Our next stop was the Alaska Native Medical Center Gift Shop. Betty had found out about this place on the ‘net before we left home. The gift shop has many items that are handcrafted by Alaska Natives which we found to be somewhat scarce in our travels and the proceeds contribute to the Alaska Native community at the medical center and a scholarship fund in addition to providing support for the crafters. The wares included jewelry and art pieces. It also included hand carved pieces of ivory. Per Federal law, new marine mammal ivory may be carved only by Alaska Natives and sold only after it has been carved. Old ivory can be carved by non-Natives. Fossilized mammoth ivory may be used by Alaska Natives and non-Natives alike. We had a conversation there with one of the clerks who also cautioned us that marine mammal products could not be taken into Canada (even if just passing through). Items like that would best be purchased and then mailed home. Our discussion with the clerk also included her horror story of trying to get through Canadian customs on a camping trip. Apparently, their customs agent had made up his/her mind that residents of Alaska going camping in the wilds of Canada would have a gun packed away somewhere no matter what they said and so they were required to completely unpack all of their camping gear from the truck to satisfy the agent. I guess we were lucky in that the border crossings were always uneventful. We did enjoy looking around the shop and recommend it as a place to include on your visit.
Our next stop took us back into downtown Anchorage for lunch at Humpy’s where we had salmon chowder and a salmon salad plate. Yum!
After lunch we pulled out of Anchorage on our way eventually to Seward but we were anxious to get to Bird Point on the Turnigan arm to witness the tidal bore. A tidal bore is a wave that occurs when the tide moves through a narrow opening such as the Turnigan arm. The tidal bore can be quite spectacular, even to the point of creating a surfable wave several feet in height. It varies based on the strength and height of the tide.
We knew the moon wasn’t right for a huge wave but had read stories and wanted to see it for ourselves. We stopped at Bird Point where a park viewing stand is built for just this purpose. We watched as little by little more sandbars and beach were exposed and then we saw the tide had turned and the water was coming back in a wave. I’ll apologize for my video skills (and the lack thereof) and share this short unedited clip to show you what we saw.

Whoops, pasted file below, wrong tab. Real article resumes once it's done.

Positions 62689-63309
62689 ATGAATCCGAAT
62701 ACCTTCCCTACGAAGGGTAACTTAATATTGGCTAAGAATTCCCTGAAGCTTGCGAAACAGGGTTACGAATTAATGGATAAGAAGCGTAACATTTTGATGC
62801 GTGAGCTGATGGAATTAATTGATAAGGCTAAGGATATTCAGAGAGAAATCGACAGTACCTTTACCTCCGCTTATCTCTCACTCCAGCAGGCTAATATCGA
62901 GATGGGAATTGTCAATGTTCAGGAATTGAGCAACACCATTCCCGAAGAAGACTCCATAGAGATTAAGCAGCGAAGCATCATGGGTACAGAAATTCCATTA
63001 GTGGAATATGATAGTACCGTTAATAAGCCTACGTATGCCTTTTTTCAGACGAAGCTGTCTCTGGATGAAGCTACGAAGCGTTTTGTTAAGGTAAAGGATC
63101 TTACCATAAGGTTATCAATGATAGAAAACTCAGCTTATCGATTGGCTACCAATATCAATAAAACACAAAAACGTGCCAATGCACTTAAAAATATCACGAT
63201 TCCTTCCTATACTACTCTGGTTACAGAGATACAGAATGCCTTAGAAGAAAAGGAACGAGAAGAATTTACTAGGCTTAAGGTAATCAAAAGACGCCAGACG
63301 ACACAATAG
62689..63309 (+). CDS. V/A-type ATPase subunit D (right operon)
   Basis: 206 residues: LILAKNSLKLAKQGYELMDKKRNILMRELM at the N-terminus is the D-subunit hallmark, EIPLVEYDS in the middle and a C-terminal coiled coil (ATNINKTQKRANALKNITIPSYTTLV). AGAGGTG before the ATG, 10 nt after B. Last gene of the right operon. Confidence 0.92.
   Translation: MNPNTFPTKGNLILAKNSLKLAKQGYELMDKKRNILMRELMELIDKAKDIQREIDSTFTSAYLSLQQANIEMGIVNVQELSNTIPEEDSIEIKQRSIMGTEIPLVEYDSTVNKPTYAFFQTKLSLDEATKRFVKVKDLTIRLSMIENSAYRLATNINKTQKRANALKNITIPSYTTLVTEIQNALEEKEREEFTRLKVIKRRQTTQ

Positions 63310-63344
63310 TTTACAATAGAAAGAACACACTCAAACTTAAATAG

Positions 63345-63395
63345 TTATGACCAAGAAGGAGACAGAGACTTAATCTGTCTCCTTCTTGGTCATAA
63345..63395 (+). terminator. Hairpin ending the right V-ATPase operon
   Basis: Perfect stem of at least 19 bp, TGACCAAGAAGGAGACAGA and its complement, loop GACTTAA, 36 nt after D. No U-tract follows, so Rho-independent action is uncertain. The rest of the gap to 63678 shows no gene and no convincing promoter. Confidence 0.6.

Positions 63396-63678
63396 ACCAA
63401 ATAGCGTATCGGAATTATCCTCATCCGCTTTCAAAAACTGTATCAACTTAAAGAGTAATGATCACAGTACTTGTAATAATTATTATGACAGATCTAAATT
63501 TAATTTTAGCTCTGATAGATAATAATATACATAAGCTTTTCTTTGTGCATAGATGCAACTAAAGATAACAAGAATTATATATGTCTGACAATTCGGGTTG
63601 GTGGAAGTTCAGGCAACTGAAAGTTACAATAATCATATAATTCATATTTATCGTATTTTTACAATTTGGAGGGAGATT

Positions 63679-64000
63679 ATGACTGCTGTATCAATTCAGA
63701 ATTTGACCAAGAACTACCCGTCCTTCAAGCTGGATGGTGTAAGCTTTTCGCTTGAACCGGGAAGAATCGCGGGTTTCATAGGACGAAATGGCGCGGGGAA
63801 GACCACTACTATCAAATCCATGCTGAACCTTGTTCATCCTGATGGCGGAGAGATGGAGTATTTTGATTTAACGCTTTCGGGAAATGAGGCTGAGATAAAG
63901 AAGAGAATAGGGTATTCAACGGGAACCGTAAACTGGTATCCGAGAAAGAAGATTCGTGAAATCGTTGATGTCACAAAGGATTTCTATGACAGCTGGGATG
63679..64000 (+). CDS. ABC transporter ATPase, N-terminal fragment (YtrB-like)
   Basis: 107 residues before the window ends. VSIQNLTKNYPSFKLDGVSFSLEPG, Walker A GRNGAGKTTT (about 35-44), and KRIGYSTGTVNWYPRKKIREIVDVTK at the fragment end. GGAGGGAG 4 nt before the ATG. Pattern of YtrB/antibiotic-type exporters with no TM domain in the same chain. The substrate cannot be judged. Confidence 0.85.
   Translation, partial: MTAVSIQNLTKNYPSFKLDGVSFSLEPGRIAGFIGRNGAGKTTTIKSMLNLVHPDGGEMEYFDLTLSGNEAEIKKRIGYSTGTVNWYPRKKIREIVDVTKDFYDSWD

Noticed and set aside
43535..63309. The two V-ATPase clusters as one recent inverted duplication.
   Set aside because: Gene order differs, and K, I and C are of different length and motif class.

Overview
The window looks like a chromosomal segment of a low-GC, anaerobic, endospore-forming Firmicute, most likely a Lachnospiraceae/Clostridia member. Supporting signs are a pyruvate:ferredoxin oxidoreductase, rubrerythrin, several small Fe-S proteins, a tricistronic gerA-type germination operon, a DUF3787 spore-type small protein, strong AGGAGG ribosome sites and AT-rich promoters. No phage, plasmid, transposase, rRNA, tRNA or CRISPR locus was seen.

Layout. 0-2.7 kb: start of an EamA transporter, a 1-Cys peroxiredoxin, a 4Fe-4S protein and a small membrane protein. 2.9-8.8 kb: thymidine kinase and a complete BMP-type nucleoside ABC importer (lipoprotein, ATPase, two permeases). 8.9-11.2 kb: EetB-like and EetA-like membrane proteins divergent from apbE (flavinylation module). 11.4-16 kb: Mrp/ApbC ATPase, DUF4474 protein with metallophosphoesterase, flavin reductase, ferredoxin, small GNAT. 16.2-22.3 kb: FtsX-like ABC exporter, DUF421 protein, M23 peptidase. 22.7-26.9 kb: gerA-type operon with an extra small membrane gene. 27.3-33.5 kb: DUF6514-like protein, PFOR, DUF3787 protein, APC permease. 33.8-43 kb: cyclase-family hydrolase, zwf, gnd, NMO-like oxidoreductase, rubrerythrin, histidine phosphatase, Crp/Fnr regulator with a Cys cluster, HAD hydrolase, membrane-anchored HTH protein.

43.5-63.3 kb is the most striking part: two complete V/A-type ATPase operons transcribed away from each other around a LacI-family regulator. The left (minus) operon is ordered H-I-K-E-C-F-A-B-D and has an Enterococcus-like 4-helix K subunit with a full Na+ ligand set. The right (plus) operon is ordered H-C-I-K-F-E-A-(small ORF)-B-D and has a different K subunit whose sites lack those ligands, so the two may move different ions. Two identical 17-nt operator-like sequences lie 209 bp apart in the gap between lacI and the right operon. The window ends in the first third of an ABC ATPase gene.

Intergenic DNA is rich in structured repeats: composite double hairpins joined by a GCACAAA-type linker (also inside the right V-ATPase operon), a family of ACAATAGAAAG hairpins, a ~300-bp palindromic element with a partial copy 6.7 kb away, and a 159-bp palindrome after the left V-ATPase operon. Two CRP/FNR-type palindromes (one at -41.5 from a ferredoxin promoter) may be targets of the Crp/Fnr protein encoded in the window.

Its really very much like a wave hitting the beach in the ocean or gulf at very slow speed.
After we got back into the truck and headed on along the arm, we passed some Stand Up Paddlers (SUP) attempting to surf on the wave but not having much luck at staying on.
We continued south another 100 miles to the docks area at Seward AK. The docks were very busy with people all about. There were numerous boats tied to the pier as well as many cars/trucks with empty boat trailers in the lots. There was also a cruise ship tied to the pier.
We saw the fishing boats come in and unload their catch and we got to see the cruise ship gather its passengers and go.
While eating dinner, we overheard one woman talking to her young boys about how big the cruise ship was. We did manage to keep our mouths shut when she told them that the cruise ship was even more massive because 90% of it is underwater. I think someone has mixed their icebergs and cruise ships!
Our hotel was adjacent to the docks and appeared to be one of the facilities built to accommodate the cruise ship passengers when they come ashore.
The next morning, we wandered into the downtown area of Seward. During the Gold Rush of the 1890s, Seward became a drop off point for the miners headed inland due to the ice free harbor of Resurrection Bay. In 1903, a group of speculators began building a railroad from Seward inland but it went bust. But the roadbed for the rails became a trail headed inland from Seward to Iditarod, now known for the Iditarod Dogsled races.
The town itself has a central business district a couple of blocks long with old storefronts now being given over to pubs and a couple of standing hotels. Much of the housing in the surrounding blocks appears to be seasonal, renting out to tourists for the fishing season. We found a pretty good souvenir shop which specialized in Alaska-made (not Alaska Native made) goods which probably does a pretty good business.
On the waterfront, there is a park with a cairn marking mile 0 of the Iditarod and the Alaska SeaLife Center, Alaska’s only aquarium and ocean wildlife rescue center. Although we passed by, we chose to skip it and try to see our wildlife in a more natural setting.
We rolled out of Seward heading north with our sights set on Exit Glacier.
You can see all of the pictures from this leg of the trip here.
We invite you to continue along with us and hope you enjoy the account!